International renewable energy consultancy, SgurrEnergy, part of Wood Group, has commenced the most comprehensive study of wind turbulence ever conducted in the industry using the unique versatility of its own wind scanning Lidar, Galion, and synchronised Lidar techniques.
SgurrEnergy is using its flagship wind measurement device, Galion Lidar, to carry out an inter-comparison study of all recognised methods for determining turbulence from Lidar measurements.
The methods being investigated include convergent scan geometries, sometimes referred to as “virtual mast”, “dual Doppler”, “multi-Lidar”, or “windscanner” techniques, conventional wind profiling scan geometries, staring mode, and 6-beam scan geometries proposed specifically for quantifying turbulence. Results of the study will be verified by measurements acquired by an industry standard meteorological mast and by other Galion Lidar devices.
“Turbulence measurements are critical for ensuring the appropriate model of wind turbine is selected for a wind farm site,” said Dr Peter Clive, technical development officer with SgurrEnergy. “Two key topics of interest in this study are the ability of Lidars to replicate the turbulence assessments conducted using met masts, and the ability of Lidars to provide us with more detailed and valuable information about turbulence than would be available to a simple met mast arrangement”.
This sophisticated study is unlike any previous research ever conducted in the industry and provides a comprehensive assessment of turbulence that goes far beyond simple turbulence intensity calculations, looking at turbulent phenomena in a more detailed and instructive way.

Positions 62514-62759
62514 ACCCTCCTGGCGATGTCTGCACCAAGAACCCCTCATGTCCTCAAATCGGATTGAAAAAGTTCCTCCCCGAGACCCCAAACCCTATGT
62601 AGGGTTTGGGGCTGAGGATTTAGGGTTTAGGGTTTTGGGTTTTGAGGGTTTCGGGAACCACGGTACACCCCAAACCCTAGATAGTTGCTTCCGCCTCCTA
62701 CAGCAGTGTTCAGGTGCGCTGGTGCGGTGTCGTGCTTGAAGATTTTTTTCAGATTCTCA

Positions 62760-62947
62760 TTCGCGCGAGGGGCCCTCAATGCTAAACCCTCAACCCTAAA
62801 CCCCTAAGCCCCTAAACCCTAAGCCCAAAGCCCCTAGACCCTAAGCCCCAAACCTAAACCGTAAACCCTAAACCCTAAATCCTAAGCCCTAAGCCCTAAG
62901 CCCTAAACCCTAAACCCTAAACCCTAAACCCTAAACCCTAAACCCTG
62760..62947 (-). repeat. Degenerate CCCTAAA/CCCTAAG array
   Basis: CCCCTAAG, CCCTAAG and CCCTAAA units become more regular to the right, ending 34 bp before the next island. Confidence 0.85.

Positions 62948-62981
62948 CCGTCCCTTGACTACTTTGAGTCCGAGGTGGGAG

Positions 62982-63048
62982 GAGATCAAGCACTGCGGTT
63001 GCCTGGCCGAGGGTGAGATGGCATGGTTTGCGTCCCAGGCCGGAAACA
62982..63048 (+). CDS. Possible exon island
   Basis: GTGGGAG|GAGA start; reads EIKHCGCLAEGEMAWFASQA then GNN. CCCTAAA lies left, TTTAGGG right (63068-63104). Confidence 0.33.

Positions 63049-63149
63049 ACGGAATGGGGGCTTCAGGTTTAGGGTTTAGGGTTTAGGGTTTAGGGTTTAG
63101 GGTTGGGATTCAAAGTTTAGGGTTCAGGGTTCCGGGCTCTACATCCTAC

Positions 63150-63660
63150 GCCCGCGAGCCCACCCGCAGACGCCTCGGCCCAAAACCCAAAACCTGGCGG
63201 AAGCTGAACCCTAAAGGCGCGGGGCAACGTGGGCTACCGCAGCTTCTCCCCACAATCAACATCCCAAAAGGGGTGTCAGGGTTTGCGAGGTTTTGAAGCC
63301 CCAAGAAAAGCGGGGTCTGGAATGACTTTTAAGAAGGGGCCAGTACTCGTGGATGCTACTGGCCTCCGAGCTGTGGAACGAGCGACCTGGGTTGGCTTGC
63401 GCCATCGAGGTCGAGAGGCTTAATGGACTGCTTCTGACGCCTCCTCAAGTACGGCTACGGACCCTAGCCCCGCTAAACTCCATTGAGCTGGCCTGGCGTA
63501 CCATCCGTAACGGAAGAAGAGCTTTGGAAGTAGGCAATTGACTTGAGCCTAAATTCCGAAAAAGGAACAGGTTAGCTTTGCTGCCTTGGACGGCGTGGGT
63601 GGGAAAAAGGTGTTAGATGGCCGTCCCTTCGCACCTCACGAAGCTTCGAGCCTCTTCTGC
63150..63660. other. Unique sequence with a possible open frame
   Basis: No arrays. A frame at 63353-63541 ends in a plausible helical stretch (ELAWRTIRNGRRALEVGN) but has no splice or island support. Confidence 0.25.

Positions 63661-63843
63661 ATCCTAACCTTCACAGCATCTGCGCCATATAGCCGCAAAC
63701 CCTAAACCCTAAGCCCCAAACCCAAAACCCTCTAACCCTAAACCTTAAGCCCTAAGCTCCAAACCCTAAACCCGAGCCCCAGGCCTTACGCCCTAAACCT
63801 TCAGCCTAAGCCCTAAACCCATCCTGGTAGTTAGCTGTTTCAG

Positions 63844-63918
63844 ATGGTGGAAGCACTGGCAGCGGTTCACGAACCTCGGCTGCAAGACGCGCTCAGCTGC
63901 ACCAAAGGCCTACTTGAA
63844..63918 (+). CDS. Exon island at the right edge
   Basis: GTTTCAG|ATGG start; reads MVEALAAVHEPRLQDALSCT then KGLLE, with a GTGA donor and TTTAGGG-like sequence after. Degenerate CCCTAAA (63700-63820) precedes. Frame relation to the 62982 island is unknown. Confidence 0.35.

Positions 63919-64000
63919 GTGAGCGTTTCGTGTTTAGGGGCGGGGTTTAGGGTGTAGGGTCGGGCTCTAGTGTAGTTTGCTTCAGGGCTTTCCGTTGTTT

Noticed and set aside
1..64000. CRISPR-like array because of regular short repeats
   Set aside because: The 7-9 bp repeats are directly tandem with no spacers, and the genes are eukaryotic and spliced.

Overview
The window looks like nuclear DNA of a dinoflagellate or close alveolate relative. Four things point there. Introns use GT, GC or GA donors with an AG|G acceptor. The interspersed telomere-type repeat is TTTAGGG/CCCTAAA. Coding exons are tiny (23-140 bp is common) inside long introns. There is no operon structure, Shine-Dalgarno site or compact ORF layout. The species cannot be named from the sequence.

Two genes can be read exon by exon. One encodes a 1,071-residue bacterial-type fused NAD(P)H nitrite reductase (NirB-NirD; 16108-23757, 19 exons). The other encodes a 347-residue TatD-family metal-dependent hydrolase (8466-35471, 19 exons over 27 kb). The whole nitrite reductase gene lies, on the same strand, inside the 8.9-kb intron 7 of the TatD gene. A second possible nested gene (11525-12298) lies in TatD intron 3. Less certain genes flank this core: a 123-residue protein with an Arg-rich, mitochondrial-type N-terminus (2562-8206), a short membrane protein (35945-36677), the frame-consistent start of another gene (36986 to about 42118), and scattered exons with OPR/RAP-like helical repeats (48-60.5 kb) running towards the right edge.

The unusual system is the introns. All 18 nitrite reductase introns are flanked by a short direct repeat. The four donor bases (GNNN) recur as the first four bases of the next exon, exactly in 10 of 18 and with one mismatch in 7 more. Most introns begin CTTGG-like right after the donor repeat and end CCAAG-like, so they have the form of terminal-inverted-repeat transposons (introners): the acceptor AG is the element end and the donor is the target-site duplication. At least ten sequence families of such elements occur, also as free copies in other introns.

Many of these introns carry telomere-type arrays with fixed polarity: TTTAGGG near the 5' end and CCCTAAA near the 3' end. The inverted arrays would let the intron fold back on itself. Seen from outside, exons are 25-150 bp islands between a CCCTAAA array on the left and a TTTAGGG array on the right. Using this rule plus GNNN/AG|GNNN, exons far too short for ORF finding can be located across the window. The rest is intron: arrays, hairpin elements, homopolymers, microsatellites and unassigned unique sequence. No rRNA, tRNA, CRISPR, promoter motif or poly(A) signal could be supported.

This novel research is being conducted at SgurrEnergy’s Carrot Moor test facility, based at Whitelee wind farm, which, due to its unique location and complex terrain, allows testing of wind sensing equipment in a realistic deployment setting.
“This study builds on the convergent scan geometry research which we first commenced with Galion in 2010,” continued Dr Clive. “The versatility of Galion allows us to compare every proposed Lidar method for measuring turbulence using a single kind of instrument, minimizing the uncertainty of the assessment. We are evaluating these methods to ensure we can advise our clients about the best approach to assessing turbulence for any set of project requirements and any set of circumstances on site.”
Similar studies are currently being carried out by Indiana University at the world-renowned National Wind Technology Center in Boulder, Colorado. The University are using a G4000 Galion Lidar to assess turbulence in highly complex conditions, including temperatures of -20°C.
The outcome of these ground-breaking studies will offer great insights into turbulent phenomena which will be used to address several key questions relating to the description of wind conditions and inform decisions on the selection of appropriate turbine technology for wind power projects.